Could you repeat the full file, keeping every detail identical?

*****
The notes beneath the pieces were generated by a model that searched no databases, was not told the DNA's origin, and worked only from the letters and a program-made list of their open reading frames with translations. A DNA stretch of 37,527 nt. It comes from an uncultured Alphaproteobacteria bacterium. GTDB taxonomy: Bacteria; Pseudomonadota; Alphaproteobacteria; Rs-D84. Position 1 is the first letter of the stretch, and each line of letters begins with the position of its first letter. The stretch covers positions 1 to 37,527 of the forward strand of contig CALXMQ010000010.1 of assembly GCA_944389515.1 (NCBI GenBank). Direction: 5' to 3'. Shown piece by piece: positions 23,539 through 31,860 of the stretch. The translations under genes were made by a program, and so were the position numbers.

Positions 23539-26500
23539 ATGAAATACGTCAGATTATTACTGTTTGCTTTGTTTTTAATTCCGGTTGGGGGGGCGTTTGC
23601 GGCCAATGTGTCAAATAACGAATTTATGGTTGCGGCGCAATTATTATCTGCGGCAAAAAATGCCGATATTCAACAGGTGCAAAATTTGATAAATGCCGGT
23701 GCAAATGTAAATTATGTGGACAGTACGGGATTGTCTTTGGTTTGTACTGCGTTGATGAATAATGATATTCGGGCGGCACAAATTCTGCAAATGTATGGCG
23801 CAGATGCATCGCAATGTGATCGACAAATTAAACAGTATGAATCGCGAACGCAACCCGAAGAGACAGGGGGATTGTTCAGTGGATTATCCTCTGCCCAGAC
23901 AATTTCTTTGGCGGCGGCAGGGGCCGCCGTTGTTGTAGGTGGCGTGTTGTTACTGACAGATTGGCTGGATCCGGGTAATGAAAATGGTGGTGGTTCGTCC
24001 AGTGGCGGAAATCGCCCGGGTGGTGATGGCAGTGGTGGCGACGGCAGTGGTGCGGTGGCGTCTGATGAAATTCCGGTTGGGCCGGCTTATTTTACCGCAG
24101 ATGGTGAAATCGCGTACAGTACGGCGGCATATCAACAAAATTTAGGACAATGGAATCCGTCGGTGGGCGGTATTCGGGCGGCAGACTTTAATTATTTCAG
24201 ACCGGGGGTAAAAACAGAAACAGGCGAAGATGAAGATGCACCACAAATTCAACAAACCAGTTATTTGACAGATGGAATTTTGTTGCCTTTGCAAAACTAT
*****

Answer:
The notes beneath the pieces were generated by a model that searched no databases, was not told the DNA's origin, and worked only from the letters and a program-made list of their open reading frames with translations. A DNA stretch of 37,527 nt. It comes from an uncultured Alphaproteobacteria bacterium. GTDB taxonomy: Bacteria; Pseudomonadota; Alphaproteobacteria; Rs-D84. Position 1 is the first letter of the stretch, and each line of letters begins with the position of its first letter. The stretch covers positions 1 to 37,527 of the forward strand of contig CALXMQ010000010.1 of assembly GCA_944389515.1 (NCBI GenBank). Direction: 5' to 3'. Shown piece by piece: positions 23,539 through 31,860 of the stretch. The translations under genes were made by a program, and so were the position numbers.

Positions 23539-26500
23539 ATGAAATACGTCAGATTATTACTGTTTGCTTTGTTTTTAATTCCGGTTGGGGGGGCGTTTGC
23601 GGCCAATGTGTCAAATAACGAATTTATGGTTGCGGCGCAATTATTATCTGCGGCAAAAAATGCCGATATTCAACAGGTGCAAAATTTGATAAATGCCGGT
23701 GCAAATGTAAATTATGTGGACAGTACGGGATTGTCTTTGGTTTGTACTGCGTTGATGAATAATGATATTCGGGCGGCACAAATTCTGCAAATGTATGGCG
23801 CAGATGCATCGCAATGTGATCGACAAATTAAACAGTATGAATCGCGAACGCAACCCGAAGAGACAGGGGGATTGTTCAGTGGATTATCCTCTGCCCAGAC
23901 AATTTCTTTGGCGGCGGCAGGGGCCGCCGTTGTTGTAGGTGGCGTGTTGTTACTGACAGATTGGCTGGATCCGGGTAATGAAAATGGTGGTGGTTCGTCC
24001 AGTGGCGGAAATCGCCCGGGTGGTGATGGCAGTGGTGGCGACGGCAGTGGTGCGGTGGCGTCTGATGAAATTCCGGTTGGGCCGGCTTATTTTACCGCAG
24101 ATGGTGAAATCGCGTACAGTACGGCGGCATATCAACAAAATTTAGGACAATGGAATCCGTCGGTGGGCGGTATTCGGGCGGCAGACTTTAATTATTTCAG
24201 ACCGGGGGTAAAAACAGAAACAGGCGAAGATGAAGATGCACCACAAATTCAACAAACCAGTTATTTGACAGATGGAATTTTGTTGCCTTTGCAAAACTAT